International English Olympiad Forum By SOF Olympiad Trainer

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Subject :IEO    Class : Class 7

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Subject :IEO    Class : Class 7

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Subject :IEO    Class : Class 9

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Subject :IEO    Class : Class 3

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Subject :IEO    Class : Class 8

Read the passage and answer the questions that follow.
In a far off land that neither you nor I will ever travel to, something strange happened. It was a beautiful day. The sun was shining, the trees were green and butterflies flitted from flower to flower. However, there was no one there to see this splendid scene as no one had yet arrived.
The day described was not unusual in this place. In fact, every day had gone on like this since the beginning of time. It could almost be thought of as a boring day if someone had actually been there to consider the monotony of the beauty. The sky was always bright blue and cloudless until the early evening and then little white, candyfloss like clouds would appear over the sea and drift towards land where they settled for the night. By morning, they would be gone. However, on this day there was something in the sky. It was not a cloud or the sun. It was a dot.
If someone had been there watching, they may not have initially noticed the dot. They would probably have gone about their daily routine and not seen it. At least in the morning! But, by noon, the dot had grown larger. It continued to grow, larger and larger over the next few hours until suddenly, ‘pufit’. The noise was unremarkable, but no one was there to hear it anyway.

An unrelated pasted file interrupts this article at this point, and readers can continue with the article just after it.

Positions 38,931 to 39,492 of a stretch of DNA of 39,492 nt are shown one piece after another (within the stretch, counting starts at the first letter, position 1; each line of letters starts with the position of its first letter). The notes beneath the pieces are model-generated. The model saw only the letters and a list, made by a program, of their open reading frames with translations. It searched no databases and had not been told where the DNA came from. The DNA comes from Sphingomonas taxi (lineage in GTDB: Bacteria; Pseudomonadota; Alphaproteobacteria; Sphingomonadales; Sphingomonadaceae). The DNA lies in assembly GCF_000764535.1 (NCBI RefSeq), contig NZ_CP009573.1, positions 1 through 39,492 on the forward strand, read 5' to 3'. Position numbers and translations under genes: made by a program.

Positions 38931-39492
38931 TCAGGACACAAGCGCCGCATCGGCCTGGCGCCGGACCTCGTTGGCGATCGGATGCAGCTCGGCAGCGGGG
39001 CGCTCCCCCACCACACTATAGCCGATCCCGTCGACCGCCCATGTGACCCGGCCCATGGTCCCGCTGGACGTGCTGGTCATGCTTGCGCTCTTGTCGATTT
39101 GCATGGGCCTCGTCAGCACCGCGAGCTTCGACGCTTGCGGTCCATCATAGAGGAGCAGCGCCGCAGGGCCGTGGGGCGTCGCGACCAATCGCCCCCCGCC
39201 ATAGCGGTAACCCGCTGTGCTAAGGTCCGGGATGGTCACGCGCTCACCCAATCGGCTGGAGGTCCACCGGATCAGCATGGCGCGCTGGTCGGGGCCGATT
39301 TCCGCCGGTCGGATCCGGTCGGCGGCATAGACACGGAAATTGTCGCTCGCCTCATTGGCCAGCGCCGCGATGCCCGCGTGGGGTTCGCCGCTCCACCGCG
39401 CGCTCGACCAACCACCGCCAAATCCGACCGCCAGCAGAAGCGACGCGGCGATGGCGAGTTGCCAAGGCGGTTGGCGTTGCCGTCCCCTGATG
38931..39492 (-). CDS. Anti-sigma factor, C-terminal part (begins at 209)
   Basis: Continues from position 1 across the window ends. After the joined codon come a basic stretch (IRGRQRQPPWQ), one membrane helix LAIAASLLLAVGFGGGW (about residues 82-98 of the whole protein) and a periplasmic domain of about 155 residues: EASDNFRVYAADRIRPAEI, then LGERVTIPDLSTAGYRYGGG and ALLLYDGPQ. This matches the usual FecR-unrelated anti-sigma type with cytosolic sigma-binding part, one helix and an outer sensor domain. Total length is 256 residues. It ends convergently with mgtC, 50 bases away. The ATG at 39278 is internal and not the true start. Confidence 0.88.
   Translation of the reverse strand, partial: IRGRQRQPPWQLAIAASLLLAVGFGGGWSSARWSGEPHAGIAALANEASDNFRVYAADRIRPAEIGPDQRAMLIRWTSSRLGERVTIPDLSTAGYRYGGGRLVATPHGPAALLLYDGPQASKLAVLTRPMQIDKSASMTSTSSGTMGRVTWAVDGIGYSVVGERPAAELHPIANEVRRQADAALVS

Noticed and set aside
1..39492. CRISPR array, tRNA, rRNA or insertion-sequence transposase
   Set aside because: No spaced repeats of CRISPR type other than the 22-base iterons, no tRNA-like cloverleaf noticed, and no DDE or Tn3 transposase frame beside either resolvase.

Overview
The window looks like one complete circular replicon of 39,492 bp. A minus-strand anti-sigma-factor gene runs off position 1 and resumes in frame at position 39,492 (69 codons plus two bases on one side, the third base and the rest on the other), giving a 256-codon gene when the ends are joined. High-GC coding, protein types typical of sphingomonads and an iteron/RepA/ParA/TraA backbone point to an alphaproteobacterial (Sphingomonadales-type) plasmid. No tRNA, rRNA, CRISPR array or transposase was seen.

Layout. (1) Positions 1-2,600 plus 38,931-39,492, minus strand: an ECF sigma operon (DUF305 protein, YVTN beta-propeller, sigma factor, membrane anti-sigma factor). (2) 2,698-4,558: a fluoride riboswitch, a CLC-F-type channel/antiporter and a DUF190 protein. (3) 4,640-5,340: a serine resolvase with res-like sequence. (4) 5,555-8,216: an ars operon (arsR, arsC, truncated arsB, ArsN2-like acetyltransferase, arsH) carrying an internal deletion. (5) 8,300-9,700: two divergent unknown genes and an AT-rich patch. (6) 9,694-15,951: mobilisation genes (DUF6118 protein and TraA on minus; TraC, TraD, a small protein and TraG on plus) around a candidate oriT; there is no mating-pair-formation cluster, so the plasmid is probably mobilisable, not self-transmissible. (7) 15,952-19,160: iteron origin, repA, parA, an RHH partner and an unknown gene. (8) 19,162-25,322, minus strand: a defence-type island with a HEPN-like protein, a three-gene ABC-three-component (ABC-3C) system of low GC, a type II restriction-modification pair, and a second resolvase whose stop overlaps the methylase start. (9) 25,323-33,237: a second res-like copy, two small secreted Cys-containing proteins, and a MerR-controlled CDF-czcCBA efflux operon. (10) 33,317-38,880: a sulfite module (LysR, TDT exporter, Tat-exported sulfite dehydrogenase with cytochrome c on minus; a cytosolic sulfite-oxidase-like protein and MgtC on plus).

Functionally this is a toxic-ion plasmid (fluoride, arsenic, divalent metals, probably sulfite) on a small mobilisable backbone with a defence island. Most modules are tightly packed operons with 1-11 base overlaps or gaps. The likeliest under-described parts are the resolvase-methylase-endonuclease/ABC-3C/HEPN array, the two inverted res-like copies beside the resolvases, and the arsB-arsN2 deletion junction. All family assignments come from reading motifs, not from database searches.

Something had landed on the grass in a clearing. The grass around it was not altered in any way. It was not charred or smoldered. Everything was exactly how it had been a moment before, except now there was no dot in the sky and there was a large rock on the grass. It stood firmly embedded in the soil and was about two metres high and dark in colour. Its surface almost shone as it reflected the sun’s rays. If there had been someone to look at it, they would have said that it was a wonder, like no other stone they had ever seen before. They would also have said it was mysterious. No plants would ever try to grow on it and it would never be damaged, but the people who were not there would never know this.

What is strange about the land?

AThe weather was nice.
BIt’s uninhabited.
CHumans cannot go there.
DThere were butterflies.


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Subject :IEO    Class : Class 8

Read the passage and answer the questions that follow.